Former Israeli Ambassador Michael B. Oren says Trump should junk the Iran nuclear deal

Historians in the News
tags: Trump, Michael B Oren, Iran Nuclear Deal



Michael B. Oren, Israel’s deputy minister for diplomacy, was the Israeli ambassador to the United States from 2009 to 2013. Thumbnail Image -  By Anne Mandlebaum - Own work, CC BY 3.0

Jerusalem — “The only alternative to the Iran nuclear deal is war.” That is what the Obama administration and proponents of the Joint Comprehensive Plan of Action with Iran claimed in 2015. Nobody in the Middle East believed that the United States would ever strike Iran, but enough Americans did that the deal went through.

President Trump has long opposed the deal, calling it one of the “worst and most one-sided transactions” ever. On Oct. 15, the president faces a deadline to recertify or decertify the agreement; various reports say he will opt for the latter. The deal’s defenders, horrified by this prospect, are once again warning of catastrophe. “Hard to see how abandoning” the Iran deal “doesn’t lead to war,” tweeted Samantha Power, a former ambassador to the United Nations.

Such scare tactics were dishonest enough in 2015. Today, in view of the agreement’s ruinous consequences, they are morally indefensible.

The alternative was never war, but a better deal. Rather than lifting sanctions on Iran, allowing it to retain its nuclear infrastructure and develop more advanced centrifuges, a better deal could have ramped up pressure on the Islamic Republic. This would have stripped Iran of capacities like uranium enrichment, which is unnecessary for a civilian energy program, and linked any deal to changes in Iran’s support for terrorism, its regional aggression and its gross violation of human rights at home.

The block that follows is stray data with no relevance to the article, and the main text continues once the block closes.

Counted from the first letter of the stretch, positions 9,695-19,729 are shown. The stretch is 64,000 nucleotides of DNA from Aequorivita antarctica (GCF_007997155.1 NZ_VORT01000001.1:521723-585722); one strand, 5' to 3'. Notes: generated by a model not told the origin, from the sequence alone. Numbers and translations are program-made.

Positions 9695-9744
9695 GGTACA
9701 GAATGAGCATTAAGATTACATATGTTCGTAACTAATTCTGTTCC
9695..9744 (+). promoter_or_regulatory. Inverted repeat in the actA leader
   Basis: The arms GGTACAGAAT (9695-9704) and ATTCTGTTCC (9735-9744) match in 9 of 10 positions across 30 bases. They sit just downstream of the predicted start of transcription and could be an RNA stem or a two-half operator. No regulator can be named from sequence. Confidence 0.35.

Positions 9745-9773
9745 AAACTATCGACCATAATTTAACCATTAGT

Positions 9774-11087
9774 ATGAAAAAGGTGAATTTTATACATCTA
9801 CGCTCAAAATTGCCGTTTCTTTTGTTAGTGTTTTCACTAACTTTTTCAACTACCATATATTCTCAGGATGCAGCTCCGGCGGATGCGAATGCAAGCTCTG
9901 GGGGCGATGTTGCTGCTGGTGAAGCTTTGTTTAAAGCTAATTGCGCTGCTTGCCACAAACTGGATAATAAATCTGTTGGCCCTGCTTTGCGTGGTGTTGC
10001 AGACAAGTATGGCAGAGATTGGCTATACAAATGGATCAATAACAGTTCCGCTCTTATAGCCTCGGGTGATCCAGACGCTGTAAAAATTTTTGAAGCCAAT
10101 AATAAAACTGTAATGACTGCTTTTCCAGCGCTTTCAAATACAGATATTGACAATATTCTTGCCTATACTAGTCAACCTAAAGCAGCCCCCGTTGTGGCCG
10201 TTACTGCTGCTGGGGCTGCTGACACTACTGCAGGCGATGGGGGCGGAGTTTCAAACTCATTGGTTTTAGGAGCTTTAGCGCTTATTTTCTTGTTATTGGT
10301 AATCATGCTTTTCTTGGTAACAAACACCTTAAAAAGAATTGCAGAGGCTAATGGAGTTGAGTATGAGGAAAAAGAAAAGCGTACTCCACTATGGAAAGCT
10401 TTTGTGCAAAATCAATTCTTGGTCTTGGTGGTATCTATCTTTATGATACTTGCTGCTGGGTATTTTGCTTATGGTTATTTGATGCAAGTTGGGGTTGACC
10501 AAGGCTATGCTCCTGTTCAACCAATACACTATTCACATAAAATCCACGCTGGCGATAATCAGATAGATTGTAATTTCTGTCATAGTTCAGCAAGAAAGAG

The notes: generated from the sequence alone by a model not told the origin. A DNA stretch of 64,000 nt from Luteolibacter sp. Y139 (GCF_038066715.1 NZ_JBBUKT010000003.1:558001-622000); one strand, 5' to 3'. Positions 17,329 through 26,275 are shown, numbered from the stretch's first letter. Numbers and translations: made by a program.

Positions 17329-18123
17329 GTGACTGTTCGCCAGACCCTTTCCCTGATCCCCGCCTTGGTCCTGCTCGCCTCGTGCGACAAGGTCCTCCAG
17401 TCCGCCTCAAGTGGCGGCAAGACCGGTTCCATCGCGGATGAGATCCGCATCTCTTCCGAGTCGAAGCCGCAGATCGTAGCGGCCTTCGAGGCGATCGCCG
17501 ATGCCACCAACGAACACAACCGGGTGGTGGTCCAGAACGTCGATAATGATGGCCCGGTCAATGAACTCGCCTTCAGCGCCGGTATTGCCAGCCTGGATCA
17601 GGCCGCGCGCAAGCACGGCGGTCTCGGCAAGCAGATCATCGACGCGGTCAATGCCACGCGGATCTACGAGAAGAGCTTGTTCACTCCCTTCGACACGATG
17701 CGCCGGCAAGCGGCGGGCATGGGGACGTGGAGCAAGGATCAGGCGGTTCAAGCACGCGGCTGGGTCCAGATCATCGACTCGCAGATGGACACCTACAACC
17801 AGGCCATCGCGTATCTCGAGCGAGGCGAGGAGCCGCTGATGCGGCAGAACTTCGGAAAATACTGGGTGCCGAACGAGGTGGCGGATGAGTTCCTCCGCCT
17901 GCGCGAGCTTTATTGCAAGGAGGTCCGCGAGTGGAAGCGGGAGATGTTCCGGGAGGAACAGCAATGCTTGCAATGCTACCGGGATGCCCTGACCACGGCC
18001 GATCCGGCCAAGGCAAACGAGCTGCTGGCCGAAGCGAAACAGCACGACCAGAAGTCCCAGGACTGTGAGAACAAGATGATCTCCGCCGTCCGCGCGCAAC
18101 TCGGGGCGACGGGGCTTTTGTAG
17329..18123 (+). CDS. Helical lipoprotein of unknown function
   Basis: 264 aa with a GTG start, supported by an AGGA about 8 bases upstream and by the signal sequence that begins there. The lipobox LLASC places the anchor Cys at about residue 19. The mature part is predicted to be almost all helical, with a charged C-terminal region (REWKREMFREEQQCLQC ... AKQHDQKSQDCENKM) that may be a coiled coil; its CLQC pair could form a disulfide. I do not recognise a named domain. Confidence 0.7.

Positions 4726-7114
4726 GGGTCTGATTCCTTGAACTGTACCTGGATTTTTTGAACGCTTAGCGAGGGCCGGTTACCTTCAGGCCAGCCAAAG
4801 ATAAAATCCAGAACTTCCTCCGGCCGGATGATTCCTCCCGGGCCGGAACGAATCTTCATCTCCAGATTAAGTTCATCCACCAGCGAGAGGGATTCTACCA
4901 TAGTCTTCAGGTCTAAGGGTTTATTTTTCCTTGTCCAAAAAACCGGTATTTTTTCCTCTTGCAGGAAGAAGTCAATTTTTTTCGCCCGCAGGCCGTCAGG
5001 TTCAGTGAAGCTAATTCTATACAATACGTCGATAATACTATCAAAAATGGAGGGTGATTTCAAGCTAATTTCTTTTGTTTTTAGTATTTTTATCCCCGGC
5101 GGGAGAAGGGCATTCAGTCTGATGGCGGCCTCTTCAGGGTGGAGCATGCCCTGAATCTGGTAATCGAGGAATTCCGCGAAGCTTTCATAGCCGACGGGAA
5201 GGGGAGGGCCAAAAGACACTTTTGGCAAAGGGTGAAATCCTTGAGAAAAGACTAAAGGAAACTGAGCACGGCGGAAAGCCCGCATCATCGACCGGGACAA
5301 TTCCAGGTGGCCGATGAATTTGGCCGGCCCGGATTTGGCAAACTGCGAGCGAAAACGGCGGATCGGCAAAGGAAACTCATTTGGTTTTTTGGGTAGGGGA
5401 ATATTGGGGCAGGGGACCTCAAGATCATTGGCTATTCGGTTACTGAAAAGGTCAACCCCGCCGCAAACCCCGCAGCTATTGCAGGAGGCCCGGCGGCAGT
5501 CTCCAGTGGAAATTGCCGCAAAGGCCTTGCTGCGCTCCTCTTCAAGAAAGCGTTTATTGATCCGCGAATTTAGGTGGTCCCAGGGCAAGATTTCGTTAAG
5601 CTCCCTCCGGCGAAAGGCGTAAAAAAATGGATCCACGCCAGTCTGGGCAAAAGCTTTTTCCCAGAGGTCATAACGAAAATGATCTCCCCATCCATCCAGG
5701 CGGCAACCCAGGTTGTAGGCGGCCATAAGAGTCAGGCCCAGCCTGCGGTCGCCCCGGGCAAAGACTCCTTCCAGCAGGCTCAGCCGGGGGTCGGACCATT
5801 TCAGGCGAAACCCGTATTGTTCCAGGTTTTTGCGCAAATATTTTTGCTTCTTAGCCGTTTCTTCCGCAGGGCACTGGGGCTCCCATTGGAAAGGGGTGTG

A better deal also would not have removed restrictions on Iran’s nuclear program in 2025. That “sunset clause” is overlooked by the agreement’s proponents, who stress that Iran has so far complied with the deal. But why wouldn’t Iran comply right now? In a mere eight years it can reactivate its nuclear plants and rapidly enrich enough uranium for dozens of nuclear bombs. Instead of blocking Iran’s path to nuclear weapons, the agreement paves it. ...




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